Donald Trump’s lawyers on Tuesday previewed their defense of the ex-president during next week’s impeachment trial, responding to pretrial brief filed by House managers accusing him of a “grievous betrayal” of his oath of office for inciting last month’s attack on the Capitol.
The House brief defends its interpretation of the Constitution as allowing — indeed, all but requiring — an impeachment and post-tenure conviction of a president who committed high crimes and misdemeanors while in office, in order to bar him from holding future office. But it devotes most of its content and passion to documenting the horrific events of the January 6 Capitol riot and Trump’s role in inciting it with his remarks to the mob near the White House that day. Their argument that Trump’s conduct rose to the level of an impeachable offense was rooted in the Constitution itself:
In particular, the Framers of the Constitution feared a President who would corrupt his office by sparing “no efforts or means whatever to get himself re-elected.” President Trump’s effort to extend his grip on power by fomenting violence against Congress was a profound violation of the oath he swore. If provoking an insurrectionary riot against a Joint Session of Congress after losing an election is not an impeachable offense, it is hard to imagine what would be.
Signaling a possible rationale for calling witnesses once the trial gets underway, the brief dwells on the chaos in the Capitol on January 6:
In the House, terrified Members were trapped in the Chamber; they prayed and tried to build makeshift defenses while rioters smashed the entryway. Capitol Police dragged furniture to barricade the House Chamber doors against the mob attempting to break in; they then drew their guns to guard the doors. Instructed to put on gas masks to protect against chemical agents, some Members called loved ones for fear that they would not survive the assault by President Trump’s insurrectionist mob.
Trump’s answer to the article of impeachment had, as expected, two principal thrusts: a denial of the constitutionality of an impeachment conviction of a president after his tenure had ended; and a defense of Trump’s conduct on January 6 as an exercise in free speech rather than an incitement to violence. The constitutional claim is based on the argument that a now-impossible “removal from office” is a necessary precondition to any “disqualification to hold future office,” and is thus no longer available to the Senate. The answer also claims that Trump was exercising a legitimate grievance in protesting the congressional confirmation of Biden’s victory (as close as the document gets to wading into his “stolen election” lies), and did not encourage or sanction violence among those answering his call for a protest at the Capitol. Trump’s lawyers go on to warn that the effort to sanction a “private citizen” represents an unconstitutional “bill of attainder,” and will exercise a chilling effect on free speech.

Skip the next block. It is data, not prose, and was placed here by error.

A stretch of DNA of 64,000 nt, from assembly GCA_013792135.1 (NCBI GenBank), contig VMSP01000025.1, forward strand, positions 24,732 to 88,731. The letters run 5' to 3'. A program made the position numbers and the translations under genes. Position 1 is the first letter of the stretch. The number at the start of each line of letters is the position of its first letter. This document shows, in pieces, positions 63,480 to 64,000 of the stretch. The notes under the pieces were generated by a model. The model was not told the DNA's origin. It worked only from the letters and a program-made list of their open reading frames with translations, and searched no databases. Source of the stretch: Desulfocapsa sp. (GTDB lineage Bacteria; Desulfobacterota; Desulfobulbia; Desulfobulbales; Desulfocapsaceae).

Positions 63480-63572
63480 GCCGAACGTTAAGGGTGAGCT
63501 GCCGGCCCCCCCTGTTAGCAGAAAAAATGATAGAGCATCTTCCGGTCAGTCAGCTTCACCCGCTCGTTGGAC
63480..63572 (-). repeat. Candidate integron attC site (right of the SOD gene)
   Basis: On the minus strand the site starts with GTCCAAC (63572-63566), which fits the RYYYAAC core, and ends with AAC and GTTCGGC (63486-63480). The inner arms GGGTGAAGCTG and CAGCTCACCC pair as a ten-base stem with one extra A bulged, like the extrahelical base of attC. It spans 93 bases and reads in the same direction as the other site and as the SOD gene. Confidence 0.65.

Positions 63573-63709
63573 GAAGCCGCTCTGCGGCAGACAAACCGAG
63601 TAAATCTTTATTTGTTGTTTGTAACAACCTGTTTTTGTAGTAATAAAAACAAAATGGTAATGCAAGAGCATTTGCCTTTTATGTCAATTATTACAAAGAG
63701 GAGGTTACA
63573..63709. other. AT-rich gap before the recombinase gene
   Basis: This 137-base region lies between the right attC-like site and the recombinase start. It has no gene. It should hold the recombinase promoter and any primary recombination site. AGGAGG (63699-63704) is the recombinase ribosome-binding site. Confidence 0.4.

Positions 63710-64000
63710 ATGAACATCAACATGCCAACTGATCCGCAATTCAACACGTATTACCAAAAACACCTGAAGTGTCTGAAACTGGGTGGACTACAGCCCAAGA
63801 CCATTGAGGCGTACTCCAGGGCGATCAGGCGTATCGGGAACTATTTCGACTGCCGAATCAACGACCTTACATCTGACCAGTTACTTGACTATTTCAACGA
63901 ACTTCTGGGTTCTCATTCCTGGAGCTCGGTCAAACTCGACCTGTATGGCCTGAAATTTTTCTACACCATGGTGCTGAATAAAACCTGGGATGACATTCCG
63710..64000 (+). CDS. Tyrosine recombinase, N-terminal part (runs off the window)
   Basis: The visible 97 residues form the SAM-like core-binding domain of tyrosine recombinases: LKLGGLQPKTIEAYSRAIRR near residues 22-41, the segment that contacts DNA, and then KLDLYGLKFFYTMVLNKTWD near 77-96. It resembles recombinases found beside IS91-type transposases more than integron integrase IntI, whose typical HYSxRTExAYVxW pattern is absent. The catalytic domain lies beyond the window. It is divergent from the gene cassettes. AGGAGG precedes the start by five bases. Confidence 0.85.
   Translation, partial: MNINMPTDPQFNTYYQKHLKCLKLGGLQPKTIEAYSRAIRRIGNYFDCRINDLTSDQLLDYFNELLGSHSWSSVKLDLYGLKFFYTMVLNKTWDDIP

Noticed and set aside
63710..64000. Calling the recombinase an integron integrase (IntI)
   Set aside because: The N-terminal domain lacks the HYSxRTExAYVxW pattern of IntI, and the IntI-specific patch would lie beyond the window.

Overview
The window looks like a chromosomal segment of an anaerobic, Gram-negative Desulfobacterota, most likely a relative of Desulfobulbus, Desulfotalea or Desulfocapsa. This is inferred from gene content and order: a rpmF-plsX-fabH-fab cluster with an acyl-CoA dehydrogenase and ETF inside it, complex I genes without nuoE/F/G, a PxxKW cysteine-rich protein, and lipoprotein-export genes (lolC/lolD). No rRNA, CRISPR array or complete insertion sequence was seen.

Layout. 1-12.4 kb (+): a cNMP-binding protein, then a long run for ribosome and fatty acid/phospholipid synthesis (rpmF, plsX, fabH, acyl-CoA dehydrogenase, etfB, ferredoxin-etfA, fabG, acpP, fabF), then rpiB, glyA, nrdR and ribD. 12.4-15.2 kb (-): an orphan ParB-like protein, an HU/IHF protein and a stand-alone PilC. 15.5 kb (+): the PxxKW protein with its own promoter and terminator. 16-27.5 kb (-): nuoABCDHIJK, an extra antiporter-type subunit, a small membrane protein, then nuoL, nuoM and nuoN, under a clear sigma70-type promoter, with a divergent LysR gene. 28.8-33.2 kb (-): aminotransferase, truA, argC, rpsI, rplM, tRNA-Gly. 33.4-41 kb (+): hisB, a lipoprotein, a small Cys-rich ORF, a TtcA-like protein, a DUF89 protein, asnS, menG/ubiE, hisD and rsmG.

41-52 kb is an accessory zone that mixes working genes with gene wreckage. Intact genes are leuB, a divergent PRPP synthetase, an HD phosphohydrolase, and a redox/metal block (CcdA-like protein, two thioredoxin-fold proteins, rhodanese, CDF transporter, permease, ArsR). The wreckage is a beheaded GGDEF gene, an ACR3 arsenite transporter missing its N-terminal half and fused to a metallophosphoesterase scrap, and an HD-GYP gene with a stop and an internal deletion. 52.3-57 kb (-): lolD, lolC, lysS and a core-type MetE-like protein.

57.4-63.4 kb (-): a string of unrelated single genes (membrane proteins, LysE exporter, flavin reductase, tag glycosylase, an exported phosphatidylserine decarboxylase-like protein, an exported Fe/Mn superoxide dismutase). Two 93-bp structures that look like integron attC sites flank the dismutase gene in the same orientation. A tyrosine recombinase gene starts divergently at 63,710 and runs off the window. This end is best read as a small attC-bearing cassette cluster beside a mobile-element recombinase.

In a final flourish, Team Trump claims the House violated all precedents in impeaching their client because of the haste of the proceedings and the inclusion of multiple offenses in a single article.
On February 8, the House will file its response to Trump’s answer brief, and Trump’s lawyers will file a full pretrial brief. The trial is currently expected to begin the next day.